During a recent marketing consultation with a lovely woman who had recently created her own clothing line it hit me square in the face that we aren't told much about influencer collabs other than 'check the level of engagement'. For this woman, let's call her Tabitha, this was a definite side hustle/ passion project. She had a well-paid successful job and was busy raising her two kids, so even with a doting husband this was never going to be something she wanted to take full-time.
We spoke about her business and what she’d done to market it. She freely admitted that this was her first dabble in the online marketing world and shiny object syndrome is hard to shake. The thing that really ticked me off was that she had done all of the right things and came across a woman in a women’s Facebook group who was an ‘influencer’ and was actively seeking products from people in return for posts.
What a great opportunity Tabitha thought! The added trust from being in a mutual business group was very encouraging especially for her first collaboration. However, things were not all as they seemed. After sending of several of her beautiful products off to this influencer she got crickets. No thank you. No posts. And no increase in sales. She left it for a few more weeks and then realised that there had been a few posts about her products but she’d seen zero increase in sales.
As we were talking on the phone, I jumped on to this influencers Instagram account. All looked great from a glance – she had BEAUTIFUL photos that looked like they were straight from a catalogue, the products were displayed well and she had over 20 thousand followers. Tick, tick, tick! So what went wrong?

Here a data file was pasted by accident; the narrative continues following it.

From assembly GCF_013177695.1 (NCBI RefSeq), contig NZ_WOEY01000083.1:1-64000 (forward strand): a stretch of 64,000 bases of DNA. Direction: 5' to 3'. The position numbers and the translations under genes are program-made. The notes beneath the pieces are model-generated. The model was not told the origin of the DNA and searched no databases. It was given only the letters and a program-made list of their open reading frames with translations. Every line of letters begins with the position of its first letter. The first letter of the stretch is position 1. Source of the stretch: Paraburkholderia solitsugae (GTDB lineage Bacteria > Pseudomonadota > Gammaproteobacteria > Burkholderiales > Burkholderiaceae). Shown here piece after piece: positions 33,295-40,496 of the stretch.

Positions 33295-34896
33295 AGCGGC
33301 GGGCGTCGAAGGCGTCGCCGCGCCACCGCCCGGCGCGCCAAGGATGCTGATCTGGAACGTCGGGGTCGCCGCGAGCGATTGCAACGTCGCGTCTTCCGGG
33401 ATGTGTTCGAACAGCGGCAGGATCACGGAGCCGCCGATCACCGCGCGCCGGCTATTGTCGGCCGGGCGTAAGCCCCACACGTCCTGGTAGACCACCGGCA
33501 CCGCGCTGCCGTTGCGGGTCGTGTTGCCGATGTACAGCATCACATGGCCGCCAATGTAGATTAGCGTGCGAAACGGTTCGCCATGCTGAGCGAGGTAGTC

1) For a following of 20 thousand, she was only getting around 50 likes on each post. She was doing all the right things – using thirty hashtags and making sure her photos were gorgeous. So what does this tell us? She purchased followers. People talk about engagement, and I agree that it’s important. But having only 50 likes a post when it’s a high quality post almost guarantees most of her followers are bought. For 20 thousand followers with high quality posts I’d be expecting at least 1000 likes. If I had to guess, I’d say only around 1000 of her followers were real, the rest paid.
2) She didn’t have a clear contract with the number of posts required and within what timeframe. This is so important to have in writing, even if you’re not paying them on top of providing them with a free product. Something else to watch out for is people posting your photo, leaving it up for a week and then deleting it from their feed. Make sure it’s in the contract that the post stays for a minimum of 6 months.
3) She didn’t negotiate a clickable link to her website in the influencers profile when her posts went live. Not all influencers will agree to this but if they are small and have an engaged following I do recommend you include this as part of the contract.
4) Everything looked TOO perfect. The niche she is in means that the reality of every day life is that things aren’t perfect. She later collaborated with another influencer who had a much smaller following of just over 3 thousand. This influencer showed the realities of day to day life, posted several great photos of Tabitha’s product and this resulted in a very profitable collaboration.
Moral of the story is check out the likes and comments, get a great contract in place and only work with people who speak to your target audience and the whole vibe of your business.